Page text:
Why do printers have CMYK ink instead of RYB & black ink?


Why do printers have CMYK ink instead of RYB & black ink?

In: 2442

CMYK has a wider *gamut* (the set of colors that can be represented using mixes of primaries) than RYB does. So if you want to put as many different colors as possible in your prints, that’s a better way to do it.

Because Red, Yellow, and Blue are not really primary colors of pigments. [Look at this graphic.](https://www.wtamu.edu/~cbaird/sq/images/color_mixing.png)

The top shows red, green, and blue which are the primary colors of light. That is additive color which is how light works, where by mixing different amounts of each of those colors of light you can make any other color. Mixing all the colors of light together gets you the color white.

The bottom shows cyan, magenta, and yellow which are the primary colors of pigments, which is how subtractive color works. Pigments absorb certain colors of light and reflect the rest for you to see. Mixing all the colors of pigment together gets you the color black.

Note how mixing adjacent primary additive colors together gets you cyan, magenta, and yellow as secondary colors. Also notice how mixing the adjacent primary subtractive colors together gets you red, green, and blue as secondary colors.

Red, yellow, blue just isn’t really a proper set of primary colors at all. I mean in concept you can use any three colors as primary colors (red, orange, and yellow for example) but it would just leave you with a reduced color gamut and the inability to produce some colors. Unfortunately many people are still taught this system simply through weight of tradition.

RGB is a subtractive model, using light. R+G+B = white. It is not physically possible to print with light. Ink uses an additive model that mixes inks. The addition of black widens the gamut a bit, and allows for darker darks.

It is a *smaller* gamut than RGB, but since we can’t print with light, it is the standard for printing on paper.

A monitor emits light so red, green, and blue are added together. So red and green light have the same visual effect on humans as yellow light. This is an additive colors model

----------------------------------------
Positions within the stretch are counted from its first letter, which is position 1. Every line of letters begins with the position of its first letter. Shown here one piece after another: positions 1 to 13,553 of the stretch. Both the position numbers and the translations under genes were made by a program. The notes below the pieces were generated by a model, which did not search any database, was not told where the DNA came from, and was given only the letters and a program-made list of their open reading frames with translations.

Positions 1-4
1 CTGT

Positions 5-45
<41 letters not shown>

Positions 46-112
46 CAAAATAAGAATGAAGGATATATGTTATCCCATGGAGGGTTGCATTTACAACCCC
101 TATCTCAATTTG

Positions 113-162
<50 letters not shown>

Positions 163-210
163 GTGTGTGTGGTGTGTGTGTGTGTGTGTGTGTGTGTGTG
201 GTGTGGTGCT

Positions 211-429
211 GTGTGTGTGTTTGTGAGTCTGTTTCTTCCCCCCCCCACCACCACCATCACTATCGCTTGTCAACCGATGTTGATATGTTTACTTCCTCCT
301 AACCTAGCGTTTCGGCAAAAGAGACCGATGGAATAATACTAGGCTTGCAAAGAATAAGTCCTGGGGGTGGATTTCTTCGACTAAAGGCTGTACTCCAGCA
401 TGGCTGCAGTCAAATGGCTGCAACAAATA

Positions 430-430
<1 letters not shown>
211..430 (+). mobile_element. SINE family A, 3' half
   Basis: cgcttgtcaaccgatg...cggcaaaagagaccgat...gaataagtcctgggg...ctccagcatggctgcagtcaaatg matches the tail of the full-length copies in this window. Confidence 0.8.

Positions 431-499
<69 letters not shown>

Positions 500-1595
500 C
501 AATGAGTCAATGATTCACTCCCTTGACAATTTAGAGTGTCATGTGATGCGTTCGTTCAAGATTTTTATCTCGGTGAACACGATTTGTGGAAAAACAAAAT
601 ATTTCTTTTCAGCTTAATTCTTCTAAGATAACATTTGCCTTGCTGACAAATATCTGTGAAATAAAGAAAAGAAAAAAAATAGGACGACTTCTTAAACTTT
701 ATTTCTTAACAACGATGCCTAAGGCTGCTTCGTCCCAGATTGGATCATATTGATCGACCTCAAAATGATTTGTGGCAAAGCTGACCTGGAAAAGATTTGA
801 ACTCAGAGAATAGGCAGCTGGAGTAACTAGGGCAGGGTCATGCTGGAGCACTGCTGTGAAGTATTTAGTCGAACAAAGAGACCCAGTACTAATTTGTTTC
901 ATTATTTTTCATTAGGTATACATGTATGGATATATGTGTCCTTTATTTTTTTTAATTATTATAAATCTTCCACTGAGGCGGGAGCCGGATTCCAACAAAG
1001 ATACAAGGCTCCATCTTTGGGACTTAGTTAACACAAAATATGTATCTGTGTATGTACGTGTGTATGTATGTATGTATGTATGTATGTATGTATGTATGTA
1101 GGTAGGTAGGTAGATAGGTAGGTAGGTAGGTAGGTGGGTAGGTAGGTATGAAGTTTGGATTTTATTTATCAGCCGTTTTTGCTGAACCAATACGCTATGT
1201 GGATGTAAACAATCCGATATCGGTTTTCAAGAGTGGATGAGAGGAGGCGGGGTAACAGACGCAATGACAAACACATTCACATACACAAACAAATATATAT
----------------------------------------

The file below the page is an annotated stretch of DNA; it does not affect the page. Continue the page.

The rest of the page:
Printing use ink that when illuminated by white light reflects back some light and absorbed other. So if you use twixt two ink color only the light both reflect are reflected, this is a subtractive color model

Look at https://www.simplypsychology.org/wp-content/uploads/eye-color-sensitivity.png which shows the color sensitivity of the three types of cones in a human eye.

RGB monitor works by having a color that primarily stimulates one of the cones and you can trick it so that we see color in between. With ink of just three colors, we need to do the same with the three cone types, it just had to do by absorbing parts of red light


For ink where light is removed, you reflect light that stimulates two cones in one ink.

Yellow ink in reflecting back both green and red light, that mean is absorbed the light that stimulates the “blue” cone

Cyan lighter reflects blue and green light, so it absorbed red.

Magenta reflects blue and red light, so it absorbed green.

So think of the ink as removing, red, green, and blue light from white. Yellow ink does not reflect back just yellow light, it reflects back light from green to red light includes yellow, it absorbed blue light

The spectra of the ink look like https://www.researchgate.net/publication/359777295/figure/fig4/AS:1143362056929291@1649610165431/Spectral-reflection-analysis-of-cyan-magenta-and-yellow-inks-illuminated-with-31-LED.png so reality us a bit messier than the text above but the general idea is correct

The result is if you what green when you print you use the inks that absorbed red and blue light. Cyan absorbed red and yellow absorbed blue but both reflect green. So cyan ink + yellow ink = green color when illuminated by white light

So the colors that are used are a result of how our eye works and the difference between absorbing light that hit something compared to emitting light